I have had the best results by making each operating system and all applications as independent as possible. All OS directories are under a single root partition. (i.e. I no longer use separate partitions for /boot, /home, /var, etc.)

Partition #1 (Primary) OS-A
Partition #2 (Primary) OS-B
Partition #3 (Primary) OS-C
Partition #4 (Extended)
Partition - - - #5 (logical) swap
Partition - - - #6 (logical) data

There are BIOSs, operating systems, and applications, that will independently control/alter your hard drive MBR. This frequently causes issues. This works for me, OS-A to hda1, OS-B to hda2, and OS-C to hda3 when mixing old and new hardware with old and new software.

Although it is possible to install many OSs in an extended partition, I have found it less stable to do so unnecessarily. Does the version number of your favorite partitioning software or boot loader suggest that it is not a whole or completely finished product? If so, why?

My experience has been that using variable hardware with variable software, will sometimes produce variable results. But if you never make a mistake, and all of your hardware and software is just as reliable, then doing backups is (virtually) a waste of time before rehashing your hard drive.

by olepholks on Sat, 2009-09-26 20:02
Quote:
Originally Posted by sgtbob View Post
Wireless - that is the same problem I seem to have - everytime I've tried to do this, I've had to reformat my hard drive and start from ground zero. It takes too long to do that and I always forget which items need reinstalling. If anyone comes up with a good method, please share it.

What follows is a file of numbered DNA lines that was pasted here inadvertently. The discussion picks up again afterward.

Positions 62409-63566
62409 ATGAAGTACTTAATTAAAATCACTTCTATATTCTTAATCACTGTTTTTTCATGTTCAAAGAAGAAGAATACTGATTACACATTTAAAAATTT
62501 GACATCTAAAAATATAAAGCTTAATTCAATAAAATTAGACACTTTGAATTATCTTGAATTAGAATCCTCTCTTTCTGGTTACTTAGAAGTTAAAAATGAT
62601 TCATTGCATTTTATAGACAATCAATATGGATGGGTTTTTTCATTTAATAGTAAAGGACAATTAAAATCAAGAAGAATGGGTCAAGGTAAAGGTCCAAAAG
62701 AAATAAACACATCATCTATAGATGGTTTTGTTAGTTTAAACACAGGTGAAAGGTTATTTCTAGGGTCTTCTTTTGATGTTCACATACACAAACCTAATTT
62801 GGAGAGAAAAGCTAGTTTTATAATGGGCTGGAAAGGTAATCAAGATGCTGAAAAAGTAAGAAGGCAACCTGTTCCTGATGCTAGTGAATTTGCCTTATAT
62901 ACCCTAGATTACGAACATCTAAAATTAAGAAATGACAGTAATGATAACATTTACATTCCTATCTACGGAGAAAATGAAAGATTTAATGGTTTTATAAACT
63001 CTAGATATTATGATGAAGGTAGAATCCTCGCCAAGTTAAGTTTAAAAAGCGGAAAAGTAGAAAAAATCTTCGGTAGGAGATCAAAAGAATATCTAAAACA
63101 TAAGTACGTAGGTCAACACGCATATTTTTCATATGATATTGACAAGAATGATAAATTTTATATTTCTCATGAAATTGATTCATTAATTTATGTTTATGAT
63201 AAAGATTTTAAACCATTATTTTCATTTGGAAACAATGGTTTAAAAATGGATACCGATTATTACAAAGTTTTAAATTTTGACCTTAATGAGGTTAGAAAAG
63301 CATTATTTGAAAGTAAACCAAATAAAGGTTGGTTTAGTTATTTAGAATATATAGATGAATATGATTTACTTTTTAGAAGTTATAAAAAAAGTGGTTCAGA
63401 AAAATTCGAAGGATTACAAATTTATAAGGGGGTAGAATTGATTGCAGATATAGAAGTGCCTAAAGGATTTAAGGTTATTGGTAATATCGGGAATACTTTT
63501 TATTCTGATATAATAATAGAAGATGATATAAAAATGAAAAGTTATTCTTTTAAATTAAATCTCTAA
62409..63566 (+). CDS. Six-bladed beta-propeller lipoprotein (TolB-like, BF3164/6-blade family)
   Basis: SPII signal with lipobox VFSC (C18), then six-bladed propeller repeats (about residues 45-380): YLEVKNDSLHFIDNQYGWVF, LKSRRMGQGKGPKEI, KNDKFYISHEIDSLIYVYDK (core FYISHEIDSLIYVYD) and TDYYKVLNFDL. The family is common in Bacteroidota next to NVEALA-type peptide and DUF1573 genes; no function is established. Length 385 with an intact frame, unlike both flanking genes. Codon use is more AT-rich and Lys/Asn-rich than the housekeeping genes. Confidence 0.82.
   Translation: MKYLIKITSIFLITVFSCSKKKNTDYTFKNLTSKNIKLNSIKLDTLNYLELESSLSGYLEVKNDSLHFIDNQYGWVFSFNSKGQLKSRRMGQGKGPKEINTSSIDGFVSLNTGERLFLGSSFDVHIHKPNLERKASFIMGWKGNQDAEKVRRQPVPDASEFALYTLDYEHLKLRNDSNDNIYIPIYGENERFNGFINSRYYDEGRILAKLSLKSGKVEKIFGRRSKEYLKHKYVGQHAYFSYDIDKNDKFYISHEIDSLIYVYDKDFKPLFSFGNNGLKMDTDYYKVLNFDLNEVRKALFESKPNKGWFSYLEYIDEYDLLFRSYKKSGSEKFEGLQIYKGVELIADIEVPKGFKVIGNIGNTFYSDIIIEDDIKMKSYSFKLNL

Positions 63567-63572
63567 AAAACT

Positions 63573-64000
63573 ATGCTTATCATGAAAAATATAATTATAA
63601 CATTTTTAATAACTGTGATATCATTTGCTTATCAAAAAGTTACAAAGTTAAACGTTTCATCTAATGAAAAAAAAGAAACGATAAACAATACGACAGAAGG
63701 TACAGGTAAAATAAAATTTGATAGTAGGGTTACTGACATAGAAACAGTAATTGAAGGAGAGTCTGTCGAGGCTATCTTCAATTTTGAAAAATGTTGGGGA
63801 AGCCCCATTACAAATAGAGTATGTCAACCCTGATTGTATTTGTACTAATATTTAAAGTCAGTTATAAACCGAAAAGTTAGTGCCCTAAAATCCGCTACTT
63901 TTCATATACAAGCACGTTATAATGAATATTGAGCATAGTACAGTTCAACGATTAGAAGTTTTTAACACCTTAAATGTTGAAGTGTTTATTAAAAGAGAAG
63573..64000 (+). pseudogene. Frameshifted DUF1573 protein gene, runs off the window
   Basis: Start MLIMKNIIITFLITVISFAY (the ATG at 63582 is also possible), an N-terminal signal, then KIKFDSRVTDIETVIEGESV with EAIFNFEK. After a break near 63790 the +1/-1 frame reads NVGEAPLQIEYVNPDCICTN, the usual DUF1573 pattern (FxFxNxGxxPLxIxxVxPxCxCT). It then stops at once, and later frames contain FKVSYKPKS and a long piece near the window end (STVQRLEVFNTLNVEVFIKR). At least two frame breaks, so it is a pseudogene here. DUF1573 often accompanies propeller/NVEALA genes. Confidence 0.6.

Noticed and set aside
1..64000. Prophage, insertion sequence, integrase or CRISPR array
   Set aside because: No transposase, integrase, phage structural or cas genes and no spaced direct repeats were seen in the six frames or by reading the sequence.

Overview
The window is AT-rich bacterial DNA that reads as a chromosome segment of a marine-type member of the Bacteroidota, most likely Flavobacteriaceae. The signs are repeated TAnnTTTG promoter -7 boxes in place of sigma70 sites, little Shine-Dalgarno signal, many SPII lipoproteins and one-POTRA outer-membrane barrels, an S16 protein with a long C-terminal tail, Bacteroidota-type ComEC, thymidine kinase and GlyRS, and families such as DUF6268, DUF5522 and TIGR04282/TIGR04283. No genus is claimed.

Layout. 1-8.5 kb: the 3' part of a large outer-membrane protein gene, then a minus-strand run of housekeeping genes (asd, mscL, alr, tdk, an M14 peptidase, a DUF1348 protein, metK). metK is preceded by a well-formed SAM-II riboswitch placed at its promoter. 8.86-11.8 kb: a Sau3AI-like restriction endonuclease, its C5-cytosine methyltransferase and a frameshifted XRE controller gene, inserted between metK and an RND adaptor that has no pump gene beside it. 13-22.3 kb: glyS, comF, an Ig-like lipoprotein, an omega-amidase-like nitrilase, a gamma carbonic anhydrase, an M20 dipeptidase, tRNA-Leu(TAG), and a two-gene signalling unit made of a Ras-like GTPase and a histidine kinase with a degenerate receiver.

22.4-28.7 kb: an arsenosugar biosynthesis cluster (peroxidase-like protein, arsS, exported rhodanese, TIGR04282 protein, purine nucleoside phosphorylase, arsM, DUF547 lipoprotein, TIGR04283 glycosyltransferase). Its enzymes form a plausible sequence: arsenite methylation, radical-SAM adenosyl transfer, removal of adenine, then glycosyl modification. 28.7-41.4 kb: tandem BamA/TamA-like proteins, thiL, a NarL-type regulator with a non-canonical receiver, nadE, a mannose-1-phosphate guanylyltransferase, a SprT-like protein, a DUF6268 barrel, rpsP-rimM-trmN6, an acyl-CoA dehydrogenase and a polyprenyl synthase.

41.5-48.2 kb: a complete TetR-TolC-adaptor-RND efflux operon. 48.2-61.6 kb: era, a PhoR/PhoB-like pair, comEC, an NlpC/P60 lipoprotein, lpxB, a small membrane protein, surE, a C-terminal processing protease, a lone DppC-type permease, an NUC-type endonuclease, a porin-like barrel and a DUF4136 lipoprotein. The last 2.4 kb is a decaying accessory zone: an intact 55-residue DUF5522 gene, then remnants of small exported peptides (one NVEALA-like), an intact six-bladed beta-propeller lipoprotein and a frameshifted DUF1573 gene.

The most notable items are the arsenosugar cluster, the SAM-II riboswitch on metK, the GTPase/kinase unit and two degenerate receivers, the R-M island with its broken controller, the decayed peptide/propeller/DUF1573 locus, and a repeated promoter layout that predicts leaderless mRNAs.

Bob
Bob, no one answer fits all. Linux distros install differently, one will install on any available space,(easy) another requires partitions already installed or it wants the whole drive, (not too swift) decide which distro u want to play with and ask specifically about that one.
hoppe this helps,
olepholks

by fritz_p on Thu, 2009-10-01 11:15
Quote:
Originally Posted by sgtbob View Post
Has anyone had any success with triboot of Windows XP, Fedora Core 5 and Suse 10.0? Every time I've tried this, one of the Linux packages tends to take over the PC and I wind up with Windows disappearing ( I know - that can't be all bad :-))and only one OS - usually SuSE - remaining.

Comments anyone
Hi, I will attempt to give some help, although more experienced linux-geeks could give you a better and more concise answer.

I have several OS installed, with windows XP on one Primary, while Fedora10, Suse10.3, Suse11.0, Ubuntu X.x as extended partitions within one primary partition.

Whenever I install a new Linux OS it created a new boot loader (I guess thats the correct wording) and set the CMB in that partition, (that is, it uses the grub menu for that distro). Unless I add the remaining ones
there, in the menu.lst, they seem to be gone.
Is that your problem?
In my case they are actually there but are not mounted and are not initially shown in the boot menu until I modify it accordingly.
In order to use the old boot loader I have to reset my old CMB. I could find a good link in this forum on how to do it.


Well, if it is not your problem and you know better than that, dont feel offended.
bye
f